Friendlier Cities for Our Feathered Friends

When Timothy Beatley ’85 (MA, ’86 PhD) was a student at UNC, hearing songbirds around campus or watching the graceful gliding of a turkey vulture would relieve his academic stress. (Contributed photo)

After a long, bleak winter, the first spring sighting of a plump robin in our neighborhoods is one of the most reassuring signs of better times ahead. But what if those robins couldn’t find enough food — and left? What if lark sparrows and other birds that migrate with the seasons were squeezed out by expanding development?

Timothy Beatley ’85 (MA) has made the loss of migratory paths and other human-made impacts on birds his life’s work. The Virginia native has been pondering their well-being since childhood, when he became enchanted by the elegance of avian flight and their lyrical language.

Beatley also earned a doctorate in city and regional planning from UNC in 1986, and on the rare days he wasn’t in class or holed up in Wilson Library, the self-described “bookish” student recharged by walking in the leafy neighborhoods surrounding campus. A songbird’s spell would release the academic tension. Other times he would gaze skyward with the hope of seeing a turkey vulture swirling in a graceful glide on a prevailing wind.

Now the Teresa Heinz Professor of sustainable communities at the University of Virginia School of Architecture, Beatley has written or co-written more than a dozen books about protection of birds through proactive urban policy, architectural design and small acts of individuals. His latest, The Bird-Friendly City: Creating Safe Urban Habitats, details successful biophilic initiatives — design strategies and building projects that connect residents to the natural environment. They include:

• Fostering alliances between bird lovers and cat owners in Portland, Ore., including promoting “catios,” enclosed spaces that allow cats to enjoy outdoors without catching birds;

• Digging burrows in Phoenix for burrowing owls, which generally rely on holes dug by other animals instead of digging their own; and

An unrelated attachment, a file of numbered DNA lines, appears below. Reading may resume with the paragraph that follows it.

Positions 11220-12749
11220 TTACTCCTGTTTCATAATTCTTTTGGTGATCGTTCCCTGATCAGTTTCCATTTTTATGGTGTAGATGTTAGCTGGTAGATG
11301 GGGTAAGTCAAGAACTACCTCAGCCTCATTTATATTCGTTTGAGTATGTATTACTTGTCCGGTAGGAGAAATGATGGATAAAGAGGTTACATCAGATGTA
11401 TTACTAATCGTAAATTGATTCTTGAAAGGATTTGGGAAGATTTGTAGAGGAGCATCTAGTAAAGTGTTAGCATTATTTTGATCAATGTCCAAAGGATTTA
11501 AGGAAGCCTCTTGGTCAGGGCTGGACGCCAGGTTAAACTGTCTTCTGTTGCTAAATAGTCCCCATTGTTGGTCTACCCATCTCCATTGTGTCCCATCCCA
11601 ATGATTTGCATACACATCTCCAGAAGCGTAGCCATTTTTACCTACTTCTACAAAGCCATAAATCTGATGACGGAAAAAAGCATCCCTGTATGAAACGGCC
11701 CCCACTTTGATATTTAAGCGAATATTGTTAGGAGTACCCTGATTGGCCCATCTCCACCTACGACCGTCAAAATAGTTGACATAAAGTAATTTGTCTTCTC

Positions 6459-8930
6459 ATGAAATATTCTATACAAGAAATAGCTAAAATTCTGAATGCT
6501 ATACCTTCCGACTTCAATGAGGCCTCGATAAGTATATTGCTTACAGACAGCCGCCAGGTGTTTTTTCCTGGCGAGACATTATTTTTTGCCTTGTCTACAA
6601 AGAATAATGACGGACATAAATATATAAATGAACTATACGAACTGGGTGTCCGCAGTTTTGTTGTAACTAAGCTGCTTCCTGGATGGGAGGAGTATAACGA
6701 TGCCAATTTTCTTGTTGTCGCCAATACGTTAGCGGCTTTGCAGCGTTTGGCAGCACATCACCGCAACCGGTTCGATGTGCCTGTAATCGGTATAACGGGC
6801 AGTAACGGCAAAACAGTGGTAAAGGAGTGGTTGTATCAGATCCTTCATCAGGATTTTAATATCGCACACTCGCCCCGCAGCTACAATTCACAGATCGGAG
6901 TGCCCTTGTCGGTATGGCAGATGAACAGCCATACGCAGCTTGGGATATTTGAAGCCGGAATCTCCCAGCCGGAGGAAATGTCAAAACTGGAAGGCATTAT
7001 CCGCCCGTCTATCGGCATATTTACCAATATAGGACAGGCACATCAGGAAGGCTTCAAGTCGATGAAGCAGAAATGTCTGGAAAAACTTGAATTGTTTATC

• Developing “vertical greening” for the facades of densely located buildings and increasing the tree canopy in Singapore to accommodate Oriental Pied Hornbills, which had been absent from the city for more than a century.

These efforts not only mitigate species decline but promote environmental and emotional benefits for humans.

The Review asked Beatley about what effect the pandemic has had on people’s connection to birds.

It’s been a saving grace for a lot of people to get closer to nature. We are noticing birds more because there is less traffic, less noise. We’re hearing and seeing things we didn’t notice before, including how inherently wondrous birds are. People also are making connections with other birders, which serves to cultivate a spirit of concern for the larger world. The hope is that we will maintain a biocentric view that birds have inherent worth and we are dutybound to protect them as an essential part of leading happy, healthy, meaningful lives.

The Aqua Tower in Chicago received an award from PETA for its undulating exterior and glass etched with marks, features that make it easier for birds to see the building and avoid crashes.

You describe birds as having a positive effect on you when you were young, including turkey vultures, which for a lot of us provoke unease when we see them feeding on carrion.